A slightly modified version of Frerichs et al.'s [2,11] filtration technique was used to separate respiratory and perfusion related impedance changes of the EIT signal. First, regions within the EIT image identifiable as functional lung (ROILung) were established. During spontaneous breathing a Fast Fourier Transformation (previously described [12]), was performed and a band pass frequency filter applied to include the subject's respiratory peak frequency and its second harmonic (Figure 1). The lower limit was set at two breaths/minute and the upper limit at 2.5 times the respiratory rate. ROILung was then defined as any region in which the impedance signal was greater than 20% of the peak impedance signal [13].

thumbnailFigure 1. Filtering of the EIT signal. (a) The original time course of impedance change of a subject during spontaneous breathing with no filtering applied. (b) The Fast Fourier Transform (FFT) power spectrum of this signal showing the frequency characteristics. The peak frequency highlighted is the respiratory rate, band pass filtering for the respiratory rate was set from 2/minute to 2.5 times the respiratory rate - in this case 42/minute. The heart rate filtered data were extracted using a band pass filter above this rate, that is, 42 to 400/minute. (c) The standard deviation image generated when filtering around the respiratory rate. (d) The standard deviation image generated when filtering around the heart rate.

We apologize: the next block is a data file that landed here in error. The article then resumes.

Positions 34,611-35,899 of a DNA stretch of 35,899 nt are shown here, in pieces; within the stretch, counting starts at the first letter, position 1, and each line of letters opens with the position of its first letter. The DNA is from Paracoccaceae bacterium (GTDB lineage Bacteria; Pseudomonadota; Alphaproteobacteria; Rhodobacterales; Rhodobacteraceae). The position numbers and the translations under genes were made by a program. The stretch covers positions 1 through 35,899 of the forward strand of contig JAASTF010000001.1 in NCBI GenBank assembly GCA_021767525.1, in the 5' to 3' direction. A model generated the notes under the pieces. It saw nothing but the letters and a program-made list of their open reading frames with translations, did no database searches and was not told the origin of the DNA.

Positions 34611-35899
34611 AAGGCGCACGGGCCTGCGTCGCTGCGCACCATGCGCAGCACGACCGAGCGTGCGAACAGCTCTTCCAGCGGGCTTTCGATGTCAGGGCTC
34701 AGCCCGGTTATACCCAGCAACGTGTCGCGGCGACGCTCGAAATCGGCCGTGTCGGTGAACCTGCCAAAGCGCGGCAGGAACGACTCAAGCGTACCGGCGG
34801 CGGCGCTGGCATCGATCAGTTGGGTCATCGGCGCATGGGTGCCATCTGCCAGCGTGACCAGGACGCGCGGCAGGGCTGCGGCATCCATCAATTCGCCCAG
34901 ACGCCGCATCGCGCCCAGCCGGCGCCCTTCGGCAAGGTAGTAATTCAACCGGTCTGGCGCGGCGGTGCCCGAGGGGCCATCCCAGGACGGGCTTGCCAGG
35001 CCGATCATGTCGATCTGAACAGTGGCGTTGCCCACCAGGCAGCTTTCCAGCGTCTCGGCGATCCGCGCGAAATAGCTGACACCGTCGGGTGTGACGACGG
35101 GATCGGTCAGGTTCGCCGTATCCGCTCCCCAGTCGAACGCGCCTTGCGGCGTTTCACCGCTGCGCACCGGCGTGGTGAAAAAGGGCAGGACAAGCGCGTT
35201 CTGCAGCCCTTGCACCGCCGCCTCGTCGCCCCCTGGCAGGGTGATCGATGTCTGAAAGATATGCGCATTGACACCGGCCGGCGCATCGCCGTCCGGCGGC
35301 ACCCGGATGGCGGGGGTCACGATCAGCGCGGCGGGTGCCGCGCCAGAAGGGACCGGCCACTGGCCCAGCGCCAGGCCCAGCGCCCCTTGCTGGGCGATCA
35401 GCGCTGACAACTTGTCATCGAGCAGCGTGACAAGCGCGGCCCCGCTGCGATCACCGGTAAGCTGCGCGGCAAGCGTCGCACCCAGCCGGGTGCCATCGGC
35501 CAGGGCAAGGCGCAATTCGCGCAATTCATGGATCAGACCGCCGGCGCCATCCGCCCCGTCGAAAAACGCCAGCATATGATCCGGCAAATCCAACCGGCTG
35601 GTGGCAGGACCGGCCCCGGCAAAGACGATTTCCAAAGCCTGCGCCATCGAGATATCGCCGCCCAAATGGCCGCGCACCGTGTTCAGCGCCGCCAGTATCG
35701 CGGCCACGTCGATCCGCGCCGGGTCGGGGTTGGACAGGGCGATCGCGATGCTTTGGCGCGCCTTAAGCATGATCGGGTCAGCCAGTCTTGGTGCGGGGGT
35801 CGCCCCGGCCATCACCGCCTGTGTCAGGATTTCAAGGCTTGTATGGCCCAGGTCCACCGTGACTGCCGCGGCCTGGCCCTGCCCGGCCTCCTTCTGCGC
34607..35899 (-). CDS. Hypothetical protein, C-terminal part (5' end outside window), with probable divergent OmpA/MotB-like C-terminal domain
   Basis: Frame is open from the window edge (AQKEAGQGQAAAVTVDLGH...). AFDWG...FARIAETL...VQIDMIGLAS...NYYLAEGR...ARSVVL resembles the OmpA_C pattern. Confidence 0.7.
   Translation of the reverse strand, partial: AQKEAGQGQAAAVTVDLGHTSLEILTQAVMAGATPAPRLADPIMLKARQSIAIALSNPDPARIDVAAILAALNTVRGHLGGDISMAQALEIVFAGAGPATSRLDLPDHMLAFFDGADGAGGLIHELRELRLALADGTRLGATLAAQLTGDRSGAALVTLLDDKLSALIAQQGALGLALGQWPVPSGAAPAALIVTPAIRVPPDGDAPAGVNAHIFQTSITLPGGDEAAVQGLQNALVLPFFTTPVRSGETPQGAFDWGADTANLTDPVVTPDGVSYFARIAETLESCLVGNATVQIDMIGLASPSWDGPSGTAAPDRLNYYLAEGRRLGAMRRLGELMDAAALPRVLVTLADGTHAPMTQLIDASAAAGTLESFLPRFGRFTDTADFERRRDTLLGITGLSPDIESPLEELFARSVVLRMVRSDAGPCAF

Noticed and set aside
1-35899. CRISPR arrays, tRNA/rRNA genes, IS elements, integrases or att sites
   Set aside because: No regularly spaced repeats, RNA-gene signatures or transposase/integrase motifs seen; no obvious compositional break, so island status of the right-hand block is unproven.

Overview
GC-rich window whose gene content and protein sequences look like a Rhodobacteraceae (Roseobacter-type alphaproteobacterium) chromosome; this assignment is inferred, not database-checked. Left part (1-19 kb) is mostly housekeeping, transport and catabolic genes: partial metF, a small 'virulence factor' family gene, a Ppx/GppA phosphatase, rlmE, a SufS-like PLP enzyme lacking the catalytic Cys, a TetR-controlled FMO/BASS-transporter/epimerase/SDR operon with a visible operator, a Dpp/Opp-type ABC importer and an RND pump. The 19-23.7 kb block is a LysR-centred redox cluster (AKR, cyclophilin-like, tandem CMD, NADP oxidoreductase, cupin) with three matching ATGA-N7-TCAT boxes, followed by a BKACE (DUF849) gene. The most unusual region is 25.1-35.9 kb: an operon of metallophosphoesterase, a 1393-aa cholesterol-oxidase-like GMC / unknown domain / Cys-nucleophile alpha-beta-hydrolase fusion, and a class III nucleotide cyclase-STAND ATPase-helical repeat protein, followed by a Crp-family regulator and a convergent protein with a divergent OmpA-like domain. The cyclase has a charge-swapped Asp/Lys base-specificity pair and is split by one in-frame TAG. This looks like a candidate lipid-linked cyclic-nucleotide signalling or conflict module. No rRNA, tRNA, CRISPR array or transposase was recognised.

The regions of functional lung tissue described by ROILung were then outlined on the raw image during the breath hold (unfiltered). A region of high impedance change outside the ROILung was identified as ROIHeart.

Two measures of the coherence of two signals are the slope of the linear regression fit between them (slope) and the phase angle (α). When a linear regression fit is performed between two signals the slope of the line created will be either positive (in phase behaviour) or negative (out of phase). The phase angle then describes the temporal synchronicity of the two signals, and gives an α in degrees (ranging from 0 to 360°) describing this difference. Phase angles in the range of 90 to 270° are broadly regarded as being out of phase.